India will receive delivery of its first S-400 air defence systems by December and it will provide full cover even at high altitudes such as eastern Ladakh, The Economic Times reported, citing the system’s Russian developers.
Officials told the newspaper that the COVID-19 pandemic did not cause any delay and the first unit meant to be delivered to India is nearing completion.
“IAF (Indian Air Force) personnel are now training on the system in Russia,” Dmitriy Sugaev, head of the Russian Federal Service for Military-Technical Cooperation (FSMTC), told the newspaper. Sugaev added that there are currently no requests from India on ordering a larger number of the systems.
The Russian developers of the S-400 expressed confidence about the air defence system’s performance in areas at high altitude. Extensive testing was undertaken which shows that the S-400 can be operated at altitudes of over 3,000 metres above sea level.
Deployment of the S-400 systems is being seen as a significant boost to Indian defence capabilities, especially along the Line of Actual Control with China. The Indian military has been locked in tensions at high altitudes with the Chinese People’s Liberation Army (PLA) in recent years. Last year, the border tensions escalated into the skirmish in eastern Ladakh and the June 2020 violent face-off in the Galwan Valley, leading to massive armed mobilisation on both sides.
Mikhail Podvyaznikov, deputy general director of Almaz Central Design Bureau, the manufacturer of the system, told The Economic Times that the systems will be able to provide 100 percent protection against missiles and other air borne targets even at an altitude of over 3,000 metres.
What makes S-400 the key
S-400, or ‘Triumf’, is considered one of the world’s most advanced air defence systems. It is developed by Russia’s Almaz Central Design Bureau. Its North Atlantic Treaty Organization (NATO) reporting name is ‘SA-21 Growler’.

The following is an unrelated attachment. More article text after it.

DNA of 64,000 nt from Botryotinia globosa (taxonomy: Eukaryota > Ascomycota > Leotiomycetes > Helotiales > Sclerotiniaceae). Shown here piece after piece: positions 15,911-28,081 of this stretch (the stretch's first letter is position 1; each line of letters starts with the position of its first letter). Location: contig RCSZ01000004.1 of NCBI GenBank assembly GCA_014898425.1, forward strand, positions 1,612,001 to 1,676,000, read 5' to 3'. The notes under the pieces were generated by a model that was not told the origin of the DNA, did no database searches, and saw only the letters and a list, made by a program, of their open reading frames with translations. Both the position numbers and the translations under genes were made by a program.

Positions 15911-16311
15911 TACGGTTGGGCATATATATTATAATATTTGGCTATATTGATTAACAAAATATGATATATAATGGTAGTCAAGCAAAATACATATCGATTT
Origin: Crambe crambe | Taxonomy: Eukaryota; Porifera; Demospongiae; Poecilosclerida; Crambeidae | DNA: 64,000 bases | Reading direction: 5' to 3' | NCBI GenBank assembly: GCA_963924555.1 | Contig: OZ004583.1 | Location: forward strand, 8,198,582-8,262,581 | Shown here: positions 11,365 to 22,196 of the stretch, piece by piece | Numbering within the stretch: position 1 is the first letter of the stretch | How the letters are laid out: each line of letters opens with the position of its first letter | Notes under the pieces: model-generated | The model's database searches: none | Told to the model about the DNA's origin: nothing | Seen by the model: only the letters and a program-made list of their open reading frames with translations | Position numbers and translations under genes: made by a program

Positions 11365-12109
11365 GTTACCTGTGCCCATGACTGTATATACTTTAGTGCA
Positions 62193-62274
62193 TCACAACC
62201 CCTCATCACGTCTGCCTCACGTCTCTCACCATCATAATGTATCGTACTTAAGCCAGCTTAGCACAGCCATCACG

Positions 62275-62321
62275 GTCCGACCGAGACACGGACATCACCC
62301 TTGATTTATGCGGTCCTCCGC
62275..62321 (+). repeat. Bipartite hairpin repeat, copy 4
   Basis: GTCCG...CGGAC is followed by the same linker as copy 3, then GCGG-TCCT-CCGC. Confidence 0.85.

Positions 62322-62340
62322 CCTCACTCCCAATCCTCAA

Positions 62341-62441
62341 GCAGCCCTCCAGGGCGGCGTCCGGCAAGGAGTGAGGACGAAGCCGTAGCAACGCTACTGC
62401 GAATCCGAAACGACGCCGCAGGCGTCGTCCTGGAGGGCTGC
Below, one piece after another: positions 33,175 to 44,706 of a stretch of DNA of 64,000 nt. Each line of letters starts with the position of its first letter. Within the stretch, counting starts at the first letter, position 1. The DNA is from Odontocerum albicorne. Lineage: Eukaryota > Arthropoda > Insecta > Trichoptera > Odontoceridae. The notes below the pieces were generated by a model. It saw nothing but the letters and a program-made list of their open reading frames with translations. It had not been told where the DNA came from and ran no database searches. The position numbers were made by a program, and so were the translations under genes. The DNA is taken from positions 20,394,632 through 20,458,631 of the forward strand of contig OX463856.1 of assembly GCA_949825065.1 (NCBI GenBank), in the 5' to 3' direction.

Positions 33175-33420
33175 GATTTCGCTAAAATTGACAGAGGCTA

The system is able to track flying objects over 600 kilometres and can engage with these hostile targets and shoot them down using missiles in a range of up to 400 km. It can shoot down hostile aircraft, drones, ballistic missiles and hypersonic targets.
Every unit consists of multiple components: a long-range radar to track objects, a target acquisition radar, a command post vehicle and battalions of launchers. The system can carry multiple types of missiles catering to different strike ranges.
While specifications of the S-400 systems that are to be delivered to India are unclear, the regular variant used by Russian forces consists of at least eight launchers with 32 missiles.
The system can reportedly shoot down strategic bombers such as B-1 and B-2, airborne early warning and control system (AWACS), fighter jets such as the F-16 and land attack missiles such as the Tomahawk. The Pakistan Air Force (PAF) has F-16s in its fleet.
In Russia, the system has been operational since 2007 and defends capital Moscow from aerial threats. In 2015, it was deployed in Syria to protect Russian and Syrian naval and air assets. Russia had also positioned units in the annexed Crimean peninsula.
China also has S-400 systems and has reportedly deployed two squadrons at its Hotan airbase in Xinjiang and Nyingchi airbase in Tibet, across Ladakh and Arunachal Pradesh, respectively.